CRUCET (3/17/19): A decade or so after that lunch, while working at a nonprofit as a college access counselor to low-income first-generation college students like me, I made sure to tell them about legacy and development admissions. I told them about application coaches—how parents spent millions on services that all but guaranteed admission into the country’s best schools, and that colleges didn’t generally require anyone to disclose that they used those services. I wanted my students to know what they were up against, and I also wanted them to realize how much more they belonged on whatever campus was lucky enough to snag them than the students who’d essentially bought their way in.According to Crucet, the admission process at schools like Cornell is designed to discriminate against low-income students and students of color. According to Crucet, the process "is designed to let as few of us in as it can."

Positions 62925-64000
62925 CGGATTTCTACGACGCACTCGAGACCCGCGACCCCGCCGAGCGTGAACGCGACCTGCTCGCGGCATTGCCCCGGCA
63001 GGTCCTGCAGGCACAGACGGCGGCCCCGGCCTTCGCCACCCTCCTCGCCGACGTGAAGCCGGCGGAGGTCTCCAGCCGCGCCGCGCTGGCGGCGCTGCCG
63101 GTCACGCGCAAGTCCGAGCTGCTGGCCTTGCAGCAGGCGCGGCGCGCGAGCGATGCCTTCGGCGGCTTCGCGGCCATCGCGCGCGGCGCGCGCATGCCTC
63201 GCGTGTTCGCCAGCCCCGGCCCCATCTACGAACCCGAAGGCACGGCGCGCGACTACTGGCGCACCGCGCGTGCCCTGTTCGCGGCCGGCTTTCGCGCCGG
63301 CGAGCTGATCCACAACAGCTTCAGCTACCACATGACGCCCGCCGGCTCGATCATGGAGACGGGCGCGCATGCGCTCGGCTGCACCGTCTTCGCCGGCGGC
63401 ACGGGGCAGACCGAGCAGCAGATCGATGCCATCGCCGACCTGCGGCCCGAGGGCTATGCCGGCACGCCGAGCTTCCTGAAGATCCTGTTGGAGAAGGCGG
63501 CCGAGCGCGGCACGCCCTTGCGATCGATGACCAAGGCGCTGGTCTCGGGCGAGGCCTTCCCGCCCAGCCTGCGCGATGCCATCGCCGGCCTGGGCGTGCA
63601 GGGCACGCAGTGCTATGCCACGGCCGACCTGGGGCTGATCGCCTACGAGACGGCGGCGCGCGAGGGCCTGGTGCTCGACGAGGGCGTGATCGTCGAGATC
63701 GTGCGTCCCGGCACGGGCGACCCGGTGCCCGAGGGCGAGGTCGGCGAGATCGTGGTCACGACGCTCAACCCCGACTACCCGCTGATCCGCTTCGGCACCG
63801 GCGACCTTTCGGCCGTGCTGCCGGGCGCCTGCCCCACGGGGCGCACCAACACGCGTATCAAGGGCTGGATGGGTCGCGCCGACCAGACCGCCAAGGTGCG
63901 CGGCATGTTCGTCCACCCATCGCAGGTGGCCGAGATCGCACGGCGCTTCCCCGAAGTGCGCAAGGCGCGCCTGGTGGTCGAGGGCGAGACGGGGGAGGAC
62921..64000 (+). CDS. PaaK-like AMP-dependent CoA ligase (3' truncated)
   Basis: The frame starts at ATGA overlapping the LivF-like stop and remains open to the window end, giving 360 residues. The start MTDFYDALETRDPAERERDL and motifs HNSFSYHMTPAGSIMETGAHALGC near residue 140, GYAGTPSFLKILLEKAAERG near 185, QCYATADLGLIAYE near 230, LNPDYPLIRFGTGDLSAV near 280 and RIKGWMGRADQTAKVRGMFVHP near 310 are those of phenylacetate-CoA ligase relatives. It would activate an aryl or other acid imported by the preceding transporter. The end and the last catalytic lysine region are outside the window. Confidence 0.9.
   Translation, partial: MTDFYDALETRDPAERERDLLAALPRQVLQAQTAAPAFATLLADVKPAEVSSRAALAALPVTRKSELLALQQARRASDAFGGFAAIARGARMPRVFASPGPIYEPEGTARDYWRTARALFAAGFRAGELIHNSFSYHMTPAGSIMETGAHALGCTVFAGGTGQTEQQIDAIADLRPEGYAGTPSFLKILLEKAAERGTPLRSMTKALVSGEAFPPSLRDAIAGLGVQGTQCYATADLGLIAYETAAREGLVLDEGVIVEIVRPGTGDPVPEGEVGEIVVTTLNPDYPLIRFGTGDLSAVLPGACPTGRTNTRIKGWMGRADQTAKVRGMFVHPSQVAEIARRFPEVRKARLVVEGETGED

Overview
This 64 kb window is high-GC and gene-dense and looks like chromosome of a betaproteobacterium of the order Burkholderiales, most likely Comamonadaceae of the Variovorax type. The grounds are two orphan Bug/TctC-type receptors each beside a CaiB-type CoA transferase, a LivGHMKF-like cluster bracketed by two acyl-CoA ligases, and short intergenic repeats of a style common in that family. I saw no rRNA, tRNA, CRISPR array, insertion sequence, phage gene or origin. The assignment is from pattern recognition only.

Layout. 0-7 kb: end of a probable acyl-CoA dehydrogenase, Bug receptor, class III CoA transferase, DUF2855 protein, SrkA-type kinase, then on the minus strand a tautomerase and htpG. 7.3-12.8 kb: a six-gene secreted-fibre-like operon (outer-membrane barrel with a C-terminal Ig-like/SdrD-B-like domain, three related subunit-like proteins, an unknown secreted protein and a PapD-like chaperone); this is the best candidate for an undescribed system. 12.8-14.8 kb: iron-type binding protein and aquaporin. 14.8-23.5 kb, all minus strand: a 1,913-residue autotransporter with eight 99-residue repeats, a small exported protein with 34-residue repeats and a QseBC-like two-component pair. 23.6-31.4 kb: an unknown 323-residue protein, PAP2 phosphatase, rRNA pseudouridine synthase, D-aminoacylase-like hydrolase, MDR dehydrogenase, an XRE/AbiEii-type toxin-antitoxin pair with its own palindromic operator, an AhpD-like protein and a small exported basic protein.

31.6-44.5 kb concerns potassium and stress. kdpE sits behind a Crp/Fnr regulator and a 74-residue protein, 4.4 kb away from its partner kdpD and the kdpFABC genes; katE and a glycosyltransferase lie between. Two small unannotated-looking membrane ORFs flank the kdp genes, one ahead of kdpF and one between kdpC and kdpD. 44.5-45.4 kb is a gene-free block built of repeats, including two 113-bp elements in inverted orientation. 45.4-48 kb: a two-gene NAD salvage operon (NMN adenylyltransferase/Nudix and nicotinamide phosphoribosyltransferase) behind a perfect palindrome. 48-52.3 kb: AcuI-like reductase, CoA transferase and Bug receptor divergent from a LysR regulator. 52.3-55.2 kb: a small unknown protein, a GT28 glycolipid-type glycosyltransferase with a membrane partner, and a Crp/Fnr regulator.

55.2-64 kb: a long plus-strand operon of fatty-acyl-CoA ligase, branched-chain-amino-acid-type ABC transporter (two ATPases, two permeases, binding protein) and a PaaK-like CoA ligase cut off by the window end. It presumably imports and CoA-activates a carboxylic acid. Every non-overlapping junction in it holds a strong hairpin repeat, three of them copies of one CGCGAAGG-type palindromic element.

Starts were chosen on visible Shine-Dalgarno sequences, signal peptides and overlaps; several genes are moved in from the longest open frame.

I reminded my students that a college degree is one of the fastest ways to break the cycle of poverty in a family. And that’s exactly why the college admissions process—with its overreliance on scores from tests that are widely regarded as biased against low-income students, students of color and students from single-parent households—is designed to let as few of us in as it can: Why invest in us when there could be a bigger payoff, in future donations, for that same spot?
That's what New York Times readers were told by one of the paper's contributing writers. Tomorrow, we'll show you the current enrollment figures at Cornell—figures which are extremely hard to square with Crucet's remarkable claim.